The fact that moulins are forming on the big ice sheets tells us that the ice is approaching 0C.

Some will argue that icicles and defrosting freezers can not be scaled up. However, in the spring of 2005, I stepped out onto a ice field the size of a football field that I had climbed on every one of the previous 20 years, and had it slide out from under my feet, over a cliff, and into the valley below. The whole thing took 10 minutes. Yes, even big ice behaves abruptly.

Michael Tobis said...

Aaron, a nice answer, but Holy Cow! Did you write anything up anywhere about that ice sheet event? Got pictures?

Steve Bloom said...

That ice behaves like this (and I'm familar with many examples from my childhood growing up in the upper Midwest; Montreal is much the same) is basically a function of the time it takes to warm the ice to the melting point, yes? River and lake ice breakups are common larger-scale examples, although not so spectacular as Aaron's.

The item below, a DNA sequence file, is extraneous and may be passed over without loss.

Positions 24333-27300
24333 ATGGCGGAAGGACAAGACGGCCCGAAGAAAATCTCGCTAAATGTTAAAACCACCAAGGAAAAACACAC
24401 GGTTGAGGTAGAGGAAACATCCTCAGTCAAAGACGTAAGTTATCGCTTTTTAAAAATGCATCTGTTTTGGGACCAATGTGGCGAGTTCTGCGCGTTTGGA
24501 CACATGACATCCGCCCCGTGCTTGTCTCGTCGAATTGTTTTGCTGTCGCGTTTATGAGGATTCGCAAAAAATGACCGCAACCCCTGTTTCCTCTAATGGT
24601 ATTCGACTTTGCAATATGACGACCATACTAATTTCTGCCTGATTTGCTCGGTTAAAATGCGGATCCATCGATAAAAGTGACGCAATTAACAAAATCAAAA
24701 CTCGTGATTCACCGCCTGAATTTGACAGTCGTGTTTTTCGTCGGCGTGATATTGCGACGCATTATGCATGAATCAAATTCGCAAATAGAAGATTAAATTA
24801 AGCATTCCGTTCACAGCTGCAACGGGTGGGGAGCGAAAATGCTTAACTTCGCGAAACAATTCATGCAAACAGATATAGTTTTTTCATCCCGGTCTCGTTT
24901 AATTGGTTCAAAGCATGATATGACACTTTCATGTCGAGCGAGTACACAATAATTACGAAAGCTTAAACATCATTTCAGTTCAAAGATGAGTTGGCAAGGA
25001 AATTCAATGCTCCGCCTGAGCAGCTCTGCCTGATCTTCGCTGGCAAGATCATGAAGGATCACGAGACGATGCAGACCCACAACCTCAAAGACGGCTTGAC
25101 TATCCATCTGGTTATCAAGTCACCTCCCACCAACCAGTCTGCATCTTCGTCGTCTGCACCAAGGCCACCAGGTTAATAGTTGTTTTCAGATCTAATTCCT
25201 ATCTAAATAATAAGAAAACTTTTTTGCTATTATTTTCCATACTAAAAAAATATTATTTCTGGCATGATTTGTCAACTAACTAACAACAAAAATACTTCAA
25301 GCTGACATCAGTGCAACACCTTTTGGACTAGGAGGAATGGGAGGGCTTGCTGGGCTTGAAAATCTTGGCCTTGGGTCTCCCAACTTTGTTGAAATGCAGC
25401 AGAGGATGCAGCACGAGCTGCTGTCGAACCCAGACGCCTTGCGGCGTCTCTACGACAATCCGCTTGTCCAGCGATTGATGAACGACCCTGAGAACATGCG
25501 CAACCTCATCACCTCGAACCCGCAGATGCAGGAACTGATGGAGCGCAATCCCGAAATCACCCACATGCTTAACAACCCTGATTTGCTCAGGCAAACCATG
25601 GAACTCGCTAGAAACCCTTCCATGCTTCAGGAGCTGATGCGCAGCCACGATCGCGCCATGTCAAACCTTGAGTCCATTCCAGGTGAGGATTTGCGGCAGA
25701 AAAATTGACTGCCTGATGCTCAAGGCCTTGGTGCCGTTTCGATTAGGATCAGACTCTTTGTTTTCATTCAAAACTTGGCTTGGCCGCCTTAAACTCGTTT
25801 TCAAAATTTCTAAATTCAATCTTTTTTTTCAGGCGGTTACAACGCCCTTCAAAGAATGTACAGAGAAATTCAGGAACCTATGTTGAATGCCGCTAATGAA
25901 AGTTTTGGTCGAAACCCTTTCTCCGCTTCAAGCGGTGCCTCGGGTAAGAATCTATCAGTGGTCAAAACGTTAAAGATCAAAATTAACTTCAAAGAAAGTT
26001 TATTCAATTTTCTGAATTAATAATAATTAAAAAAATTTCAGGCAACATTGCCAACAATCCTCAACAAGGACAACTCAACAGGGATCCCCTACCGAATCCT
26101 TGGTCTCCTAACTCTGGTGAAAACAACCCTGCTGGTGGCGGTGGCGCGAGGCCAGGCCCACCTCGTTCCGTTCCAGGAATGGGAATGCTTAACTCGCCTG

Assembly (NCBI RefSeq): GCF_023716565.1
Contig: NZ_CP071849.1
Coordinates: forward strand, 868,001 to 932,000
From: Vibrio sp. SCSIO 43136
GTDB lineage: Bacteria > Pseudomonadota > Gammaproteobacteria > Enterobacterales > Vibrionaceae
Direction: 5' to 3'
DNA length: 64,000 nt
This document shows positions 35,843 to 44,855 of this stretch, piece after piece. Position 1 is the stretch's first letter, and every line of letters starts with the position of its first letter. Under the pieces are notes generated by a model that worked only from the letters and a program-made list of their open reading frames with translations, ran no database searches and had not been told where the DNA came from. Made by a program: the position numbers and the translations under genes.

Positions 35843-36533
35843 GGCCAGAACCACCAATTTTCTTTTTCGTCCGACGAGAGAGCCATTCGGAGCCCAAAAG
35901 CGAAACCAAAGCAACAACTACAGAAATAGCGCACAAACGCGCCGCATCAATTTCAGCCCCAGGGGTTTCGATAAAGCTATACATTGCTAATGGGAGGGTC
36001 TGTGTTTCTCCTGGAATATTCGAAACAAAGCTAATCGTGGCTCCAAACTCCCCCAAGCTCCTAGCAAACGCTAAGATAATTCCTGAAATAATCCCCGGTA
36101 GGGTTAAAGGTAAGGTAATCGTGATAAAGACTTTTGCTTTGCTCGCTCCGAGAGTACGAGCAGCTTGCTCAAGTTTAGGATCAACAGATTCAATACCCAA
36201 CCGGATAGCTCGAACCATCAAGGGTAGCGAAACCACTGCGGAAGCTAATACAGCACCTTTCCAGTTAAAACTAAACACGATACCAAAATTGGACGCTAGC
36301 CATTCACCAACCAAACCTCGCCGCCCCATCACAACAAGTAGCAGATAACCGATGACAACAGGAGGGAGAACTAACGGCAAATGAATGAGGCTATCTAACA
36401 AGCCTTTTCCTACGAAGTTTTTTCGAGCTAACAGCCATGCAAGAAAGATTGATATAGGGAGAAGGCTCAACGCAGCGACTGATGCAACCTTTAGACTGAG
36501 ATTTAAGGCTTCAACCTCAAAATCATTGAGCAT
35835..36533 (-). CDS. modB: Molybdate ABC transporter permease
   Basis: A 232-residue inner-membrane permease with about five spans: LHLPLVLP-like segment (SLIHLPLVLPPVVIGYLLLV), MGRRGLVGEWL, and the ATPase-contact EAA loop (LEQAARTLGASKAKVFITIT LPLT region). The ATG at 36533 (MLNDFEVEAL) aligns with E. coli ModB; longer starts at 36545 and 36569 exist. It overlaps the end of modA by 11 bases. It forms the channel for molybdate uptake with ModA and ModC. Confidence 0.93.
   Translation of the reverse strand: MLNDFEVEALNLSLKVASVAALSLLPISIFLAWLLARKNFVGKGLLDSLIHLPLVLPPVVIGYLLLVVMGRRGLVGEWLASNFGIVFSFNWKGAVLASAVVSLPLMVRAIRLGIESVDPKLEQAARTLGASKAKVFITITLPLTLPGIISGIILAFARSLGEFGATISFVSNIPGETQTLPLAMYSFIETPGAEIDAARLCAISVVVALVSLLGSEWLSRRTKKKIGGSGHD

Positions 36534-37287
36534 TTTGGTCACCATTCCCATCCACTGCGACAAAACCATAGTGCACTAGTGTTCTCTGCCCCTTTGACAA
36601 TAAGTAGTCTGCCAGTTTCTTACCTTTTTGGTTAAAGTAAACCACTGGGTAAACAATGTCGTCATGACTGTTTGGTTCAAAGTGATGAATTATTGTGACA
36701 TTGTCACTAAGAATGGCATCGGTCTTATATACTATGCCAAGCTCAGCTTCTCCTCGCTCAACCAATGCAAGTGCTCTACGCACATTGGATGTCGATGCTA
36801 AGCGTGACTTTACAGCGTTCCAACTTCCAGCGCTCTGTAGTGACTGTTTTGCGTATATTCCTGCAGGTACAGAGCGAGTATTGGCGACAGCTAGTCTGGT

Michael Tobis said...

Yes. I think it's not surprising that geologists tend to come from the western states, and meteorologists from the plains states.

But it also seems to me that climatologists tend to come from icy climates, where the annual cycle can be regarded as a deep mystery, rather than as minor perturbations from normalcy, and where the many moods of ice and water are apparent on a daily basis.

Nobody knows how Greenland will fail; given a sufficiently sharp warming it may be quite strange. We have a pretty good idea how West Antarctica will fail, and it seems to be going about doing just that.

Michael Tobis said...

Here's an interesting way to get it wrong.